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Tuesday, 8 March 2011

National Identity

Go to to fill in your form, and you will come to Question 15, "How would you describe your national identity?" where you are invited to Tick all that apply:

[] English
[] Welsh
[] Scottish
[] Northern Irish
[] British
[] Other, write in

Are you going to write in "United Kingdomish"?

If that makes you smile, that's because you know it's absurd to suppose that the UK is a nation. It may provide passports but it does not provide identities. That must be because it only came into being under a hundred years ago as a result of an Irish independence movement which only half achieved its aims. Our rulers hung on to six counties of the colony we had created in Ireland and tacked them on to Great Britain.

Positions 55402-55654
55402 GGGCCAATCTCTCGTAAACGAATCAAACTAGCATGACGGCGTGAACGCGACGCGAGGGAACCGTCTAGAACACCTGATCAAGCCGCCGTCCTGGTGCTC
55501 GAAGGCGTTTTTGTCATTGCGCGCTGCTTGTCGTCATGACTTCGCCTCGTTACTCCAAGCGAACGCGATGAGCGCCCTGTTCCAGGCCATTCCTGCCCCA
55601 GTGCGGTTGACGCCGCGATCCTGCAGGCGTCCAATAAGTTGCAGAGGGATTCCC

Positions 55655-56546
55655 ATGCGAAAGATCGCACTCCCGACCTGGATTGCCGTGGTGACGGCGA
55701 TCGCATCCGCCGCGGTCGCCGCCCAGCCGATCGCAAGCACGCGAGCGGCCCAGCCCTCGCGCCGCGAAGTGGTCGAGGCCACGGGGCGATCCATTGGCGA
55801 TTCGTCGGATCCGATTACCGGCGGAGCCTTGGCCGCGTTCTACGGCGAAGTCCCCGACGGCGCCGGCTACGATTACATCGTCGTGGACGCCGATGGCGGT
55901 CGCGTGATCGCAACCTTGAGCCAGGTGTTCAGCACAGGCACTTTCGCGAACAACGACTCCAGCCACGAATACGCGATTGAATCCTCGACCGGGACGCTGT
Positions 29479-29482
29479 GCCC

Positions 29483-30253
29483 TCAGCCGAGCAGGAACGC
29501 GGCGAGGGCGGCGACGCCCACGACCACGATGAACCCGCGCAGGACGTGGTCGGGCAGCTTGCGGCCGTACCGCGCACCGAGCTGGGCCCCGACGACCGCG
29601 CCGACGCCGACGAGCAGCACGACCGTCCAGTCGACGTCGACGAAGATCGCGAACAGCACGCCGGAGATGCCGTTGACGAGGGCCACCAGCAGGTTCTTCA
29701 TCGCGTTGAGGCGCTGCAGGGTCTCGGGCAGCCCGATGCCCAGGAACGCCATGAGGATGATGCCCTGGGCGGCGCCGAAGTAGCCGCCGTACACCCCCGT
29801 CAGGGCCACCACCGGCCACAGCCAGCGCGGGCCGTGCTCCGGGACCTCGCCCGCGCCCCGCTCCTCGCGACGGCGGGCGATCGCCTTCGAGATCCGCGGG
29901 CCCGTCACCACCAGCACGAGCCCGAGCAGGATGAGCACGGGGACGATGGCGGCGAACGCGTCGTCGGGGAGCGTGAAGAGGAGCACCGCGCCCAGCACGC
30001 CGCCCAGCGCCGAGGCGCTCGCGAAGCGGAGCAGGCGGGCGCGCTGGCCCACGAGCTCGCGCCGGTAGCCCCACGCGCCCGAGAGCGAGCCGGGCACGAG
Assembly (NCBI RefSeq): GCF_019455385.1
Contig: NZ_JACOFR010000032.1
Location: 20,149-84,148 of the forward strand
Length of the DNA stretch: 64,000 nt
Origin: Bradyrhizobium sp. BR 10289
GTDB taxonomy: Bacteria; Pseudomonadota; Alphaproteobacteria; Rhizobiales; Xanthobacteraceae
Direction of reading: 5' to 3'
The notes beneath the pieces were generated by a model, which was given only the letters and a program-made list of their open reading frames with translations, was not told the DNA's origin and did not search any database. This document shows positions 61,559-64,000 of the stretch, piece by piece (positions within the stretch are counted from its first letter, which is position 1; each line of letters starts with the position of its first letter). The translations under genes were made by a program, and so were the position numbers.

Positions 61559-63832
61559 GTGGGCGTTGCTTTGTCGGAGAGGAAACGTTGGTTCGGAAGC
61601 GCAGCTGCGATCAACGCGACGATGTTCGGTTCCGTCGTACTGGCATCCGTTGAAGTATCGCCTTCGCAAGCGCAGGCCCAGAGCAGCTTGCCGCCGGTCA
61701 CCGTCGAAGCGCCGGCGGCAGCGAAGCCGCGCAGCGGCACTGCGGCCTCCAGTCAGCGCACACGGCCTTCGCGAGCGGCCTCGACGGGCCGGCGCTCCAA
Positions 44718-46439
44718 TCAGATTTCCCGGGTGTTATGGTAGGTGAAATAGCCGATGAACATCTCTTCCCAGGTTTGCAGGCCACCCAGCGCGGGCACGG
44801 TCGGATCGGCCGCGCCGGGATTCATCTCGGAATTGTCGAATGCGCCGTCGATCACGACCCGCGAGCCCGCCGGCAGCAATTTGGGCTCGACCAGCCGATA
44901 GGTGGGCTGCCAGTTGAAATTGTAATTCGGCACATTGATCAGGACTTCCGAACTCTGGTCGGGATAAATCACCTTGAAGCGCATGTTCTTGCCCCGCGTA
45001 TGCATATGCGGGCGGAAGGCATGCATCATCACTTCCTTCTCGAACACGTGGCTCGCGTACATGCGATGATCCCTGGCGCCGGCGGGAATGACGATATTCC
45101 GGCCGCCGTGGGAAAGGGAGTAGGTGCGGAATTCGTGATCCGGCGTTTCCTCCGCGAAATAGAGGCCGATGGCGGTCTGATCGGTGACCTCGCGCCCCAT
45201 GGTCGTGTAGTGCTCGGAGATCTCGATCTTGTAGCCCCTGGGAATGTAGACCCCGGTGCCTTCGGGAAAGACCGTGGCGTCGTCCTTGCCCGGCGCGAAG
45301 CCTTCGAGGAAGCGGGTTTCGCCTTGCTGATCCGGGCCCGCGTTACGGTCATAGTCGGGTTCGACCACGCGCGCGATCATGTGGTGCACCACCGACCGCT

Are you going to write in "Great British"?

Well, that would be immodest even if "Great" historically has the meaning of "Greater" - ie, "larger" as in "Greater London"

Our Westminster politicians are very much hoping that, unless you are "Northern Irish" [is that really a "national identity"?], you are going to tick English and British, Welsh and British, Scottish and British - and best of all, just British [ and best]

I don't want to give any satisfaction to our Westminster politicians. I will tick English. I was born in Kent, went to school there, and have for most of my 63 years studied, lived or worked in England. My children grew up in England.

And I might write in "European" because I think the ideal of a Europe, free of military conflict, with open borders and a single currency, is inspiring, however awful the bureaucracy in Brussels may be. And in Europe, there are republics and countries with no Established Church.


Added 24 July 2018: This Blog is expanded in the chapter on National Identity in my book The Best I Can Do (degree zero 2016), freely available from Amazon, Waterstones and other booksellers

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